Tīeke and Pōpokatea Translocation

 

In May 2014, Rotokare staff and volunteers assisted conservation scientist and translocation biologist Kevin Parker (of Parker Conservation) and his team  with a translocation of tīeke/saddleback and pōpokatea/whitehead to Rotokare.

Approximately half of the tīeke and all of the pōpokatea were sourced from Hauturu o Toi (Little Barrier Island); the remaining tīeke were captured from the nearby Bushy Park in Whanganui. 

Early post-translocation monitoring indicated that the birds were doing well. Tīeke popoulations have boomed in the last few years while the pōpokatea population is stablising.

 

About the Birds

Pōpokatea/whitehead are found in Taranaki, though they are sparsely distributed and completely absent from Rotokare. They are a flocking bird and an important host for the brooding-parasitic long-tail cuckoo. Cuckoos lay their eggs in another 'host' bird's nest; the host, none the wiser, ends up looking after the imposter chick. The cuckoo chick soon outgrows the host parent, all the while still being feed and looked after.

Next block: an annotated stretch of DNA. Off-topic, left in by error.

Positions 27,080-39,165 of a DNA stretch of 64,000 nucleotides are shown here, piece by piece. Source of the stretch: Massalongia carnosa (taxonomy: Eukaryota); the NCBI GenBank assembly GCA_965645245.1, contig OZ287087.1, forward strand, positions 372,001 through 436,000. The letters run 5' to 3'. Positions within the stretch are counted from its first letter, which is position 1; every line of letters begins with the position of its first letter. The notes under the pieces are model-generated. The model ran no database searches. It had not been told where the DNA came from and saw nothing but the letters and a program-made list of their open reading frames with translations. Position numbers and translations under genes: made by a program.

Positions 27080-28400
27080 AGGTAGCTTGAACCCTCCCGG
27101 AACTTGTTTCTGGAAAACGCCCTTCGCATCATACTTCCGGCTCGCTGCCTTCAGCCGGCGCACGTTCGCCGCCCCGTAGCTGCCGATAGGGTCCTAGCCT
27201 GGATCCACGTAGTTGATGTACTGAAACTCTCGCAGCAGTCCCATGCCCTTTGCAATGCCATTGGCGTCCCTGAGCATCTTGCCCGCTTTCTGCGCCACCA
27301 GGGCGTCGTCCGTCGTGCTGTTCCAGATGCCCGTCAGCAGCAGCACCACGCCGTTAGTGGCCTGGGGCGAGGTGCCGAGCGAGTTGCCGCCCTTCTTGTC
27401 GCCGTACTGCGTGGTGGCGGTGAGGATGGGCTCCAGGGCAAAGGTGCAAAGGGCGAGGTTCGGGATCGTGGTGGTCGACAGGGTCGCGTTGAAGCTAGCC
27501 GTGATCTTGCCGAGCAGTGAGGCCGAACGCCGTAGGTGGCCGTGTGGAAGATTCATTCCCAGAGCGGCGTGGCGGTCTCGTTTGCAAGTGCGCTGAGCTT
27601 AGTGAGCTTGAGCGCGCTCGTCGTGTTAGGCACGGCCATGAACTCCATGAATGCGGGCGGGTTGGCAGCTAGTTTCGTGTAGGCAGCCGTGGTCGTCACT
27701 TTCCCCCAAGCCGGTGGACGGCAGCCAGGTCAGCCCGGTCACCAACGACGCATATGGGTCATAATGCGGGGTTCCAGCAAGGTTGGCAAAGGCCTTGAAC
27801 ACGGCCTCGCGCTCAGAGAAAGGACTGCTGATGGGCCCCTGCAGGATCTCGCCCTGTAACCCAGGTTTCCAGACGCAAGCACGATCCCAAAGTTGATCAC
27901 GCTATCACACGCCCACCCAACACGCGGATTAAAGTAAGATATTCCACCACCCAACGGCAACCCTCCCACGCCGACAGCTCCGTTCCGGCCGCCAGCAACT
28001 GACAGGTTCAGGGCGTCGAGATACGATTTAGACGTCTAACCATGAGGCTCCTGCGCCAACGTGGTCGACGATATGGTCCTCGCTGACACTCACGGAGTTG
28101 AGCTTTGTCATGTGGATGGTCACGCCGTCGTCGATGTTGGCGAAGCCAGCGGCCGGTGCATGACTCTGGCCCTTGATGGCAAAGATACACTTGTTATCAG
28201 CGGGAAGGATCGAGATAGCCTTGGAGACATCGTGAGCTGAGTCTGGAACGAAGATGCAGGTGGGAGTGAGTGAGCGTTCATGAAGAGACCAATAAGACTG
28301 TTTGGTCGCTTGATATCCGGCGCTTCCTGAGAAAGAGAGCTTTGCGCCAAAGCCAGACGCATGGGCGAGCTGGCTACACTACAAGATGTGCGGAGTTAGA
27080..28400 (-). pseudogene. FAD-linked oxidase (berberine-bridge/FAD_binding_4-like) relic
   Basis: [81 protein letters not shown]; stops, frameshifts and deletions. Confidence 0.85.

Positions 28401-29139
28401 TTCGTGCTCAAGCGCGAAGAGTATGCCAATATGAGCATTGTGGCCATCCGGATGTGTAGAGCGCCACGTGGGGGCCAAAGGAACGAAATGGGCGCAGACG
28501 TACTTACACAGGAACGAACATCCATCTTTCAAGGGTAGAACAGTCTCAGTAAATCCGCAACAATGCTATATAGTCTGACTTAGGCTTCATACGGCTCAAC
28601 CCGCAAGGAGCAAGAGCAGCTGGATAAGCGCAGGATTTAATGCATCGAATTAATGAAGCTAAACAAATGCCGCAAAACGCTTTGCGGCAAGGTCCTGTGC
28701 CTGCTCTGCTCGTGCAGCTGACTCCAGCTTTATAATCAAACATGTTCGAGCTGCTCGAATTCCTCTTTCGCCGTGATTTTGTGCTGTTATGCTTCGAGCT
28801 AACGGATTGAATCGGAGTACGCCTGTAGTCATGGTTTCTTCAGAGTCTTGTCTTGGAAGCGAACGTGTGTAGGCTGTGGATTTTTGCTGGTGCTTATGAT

Tīeke/saddleback are an endangered member of the ancient wattle bird family. Other members include the now-extinct huia and the very endangered kokako. Tīeke once lived throughout the North Island but rats and a reduction in habitat reduced the total population down to just 500 individuals on a single offshore island (Hen Island). Since then, intensive conservation techniques have been used to save them, and there are now ~7,000 tīeke on islands and mainland sanctuaries throughout the country. 

Tīeke have been locally extinct from Taranaki for ~150 years, so Rotokare has made conservation history by bringing these birds back.